Though I was finally free from many of life’s worries I found the shame of feeling so pierced my high spirits. My heart burdened with the weight of an uncommon liberty; this freedom granted me by death. So distracted was I that much of my day was spent mooching from room to room, idly tugging a volume free from a shelf or inverting some curio that had come from who knows where. As I spent more time in my grandfather’s house I found that a hyperactive nausea began to lie thickly upon my soul.
Late in the evening my fingers quavered with inactivity, for I could not bring myself to settle and achieve any one thing. At length my feet took me to the bedroom at the rear of the house. My grandfather had filled the room with dark wooden furniture which hemmed me into a leathered chair in the corner opposite the bed, worn through years of use. A glass sat on a round table at my right; on a bureau sat a silver tray with a decanter of some amber liquid. I found it to be a whiskey. Maybe it would soothe me.
As the drink passed my lips I began to relax. The window gave me a narrow sliver of the night sky, the moon swollen and part-shrouded in mauve clouds. The silvery light cast curious shadows from the figurines which stood guard at the window sill. The house was full of such artifacts and I should make some inventory of them, eventually. My gaze fell to the floor, on which lay a glorious weaving. Something in the pattern intrigued me, drew me into the weave. My earlier restlessness returned and I could no longer sit still.
The twitching unease roused me from my seat and took me on a nervous curlicue of the intricate carpets. The paths I traced were surely unknown to the skilled carpeteer whose only design was that of ornament, and yet- and yet… Were not those patterns which my spirit sought out through the elocution of mine toes as they plunged admirable into the weft those patterns which had been framed in my very mind? Framed and presented to my waywarding soul in the dark resplendence of the waking dreams into which I had been lured by those awful vilified peerless ancients whose dead breath I felt in my mind’s ears. Those very treads marked the stain they had left in me.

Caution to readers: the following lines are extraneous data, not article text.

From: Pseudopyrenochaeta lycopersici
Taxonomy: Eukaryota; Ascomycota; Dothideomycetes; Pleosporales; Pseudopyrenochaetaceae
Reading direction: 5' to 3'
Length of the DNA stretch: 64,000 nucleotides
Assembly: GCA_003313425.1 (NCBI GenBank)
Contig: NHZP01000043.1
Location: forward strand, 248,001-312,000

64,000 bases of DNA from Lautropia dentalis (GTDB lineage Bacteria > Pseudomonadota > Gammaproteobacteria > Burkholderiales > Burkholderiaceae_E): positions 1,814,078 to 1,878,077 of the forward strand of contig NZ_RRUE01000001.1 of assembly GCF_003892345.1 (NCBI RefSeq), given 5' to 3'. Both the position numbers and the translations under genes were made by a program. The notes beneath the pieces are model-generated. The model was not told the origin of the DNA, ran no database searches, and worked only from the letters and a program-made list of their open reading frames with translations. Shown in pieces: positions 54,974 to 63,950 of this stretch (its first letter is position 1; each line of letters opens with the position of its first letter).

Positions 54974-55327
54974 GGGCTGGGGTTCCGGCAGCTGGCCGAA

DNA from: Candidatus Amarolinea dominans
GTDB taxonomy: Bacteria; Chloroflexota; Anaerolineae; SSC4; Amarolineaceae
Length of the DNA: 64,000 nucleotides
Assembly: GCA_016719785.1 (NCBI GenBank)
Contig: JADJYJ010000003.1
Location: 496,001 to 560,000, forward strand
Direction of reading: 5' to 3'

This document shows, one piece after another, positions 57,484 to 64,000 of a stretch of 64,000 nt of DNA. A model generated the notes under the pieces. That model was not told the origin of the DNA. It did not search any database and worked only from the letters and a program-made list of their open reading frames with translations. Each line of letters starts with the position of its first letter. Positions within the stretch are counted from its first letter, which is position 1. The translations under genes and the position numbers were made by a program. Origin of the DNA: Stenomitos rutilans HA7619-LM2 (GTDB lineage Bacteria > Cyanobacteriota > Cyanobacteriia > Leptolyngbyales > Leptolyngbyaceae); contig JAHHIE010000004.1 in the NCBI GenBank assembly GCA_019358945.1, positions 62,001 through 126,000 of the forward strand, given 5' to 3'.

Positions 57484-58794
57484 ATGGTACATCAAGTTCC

And exposed, I saw them – naked in the furrows ploughed by my toes and heel. In a panic of fluttering wrists and palsied eye I took pen to paper to record the daemonic maze I had limberly scribed. Paper was not enough and I tore from the walls such decor as I had looked upon with former affection and littered the bed with them. High-kneed I over-stepped my footed pattern and mirrored it on the four walls of my quarters.
My work completed I fell back amongst the ruin of treasures, broken jags of frame and torn tapestry my mattress. About me I could truly see the messages the ancients had so crudely couriered to our world through the unwilling postiary of my half-woken mentation. It was only as I traced my psychic horrors on the chamber walls with a faltering thumb that I realised my error.
How stupid, how ignorantly rapt in their eldritch influence I had been. Laid bare about me I saw the nightmare gate I had etched in first ink, then, my bleeding wrists attested in the blood of my veins. And wrought a dire magic.
The runic gateway I’d mindlessly daubed were filling with a ghast light, from that place beyond emotion and life where they dwell. And from where they would soon return.
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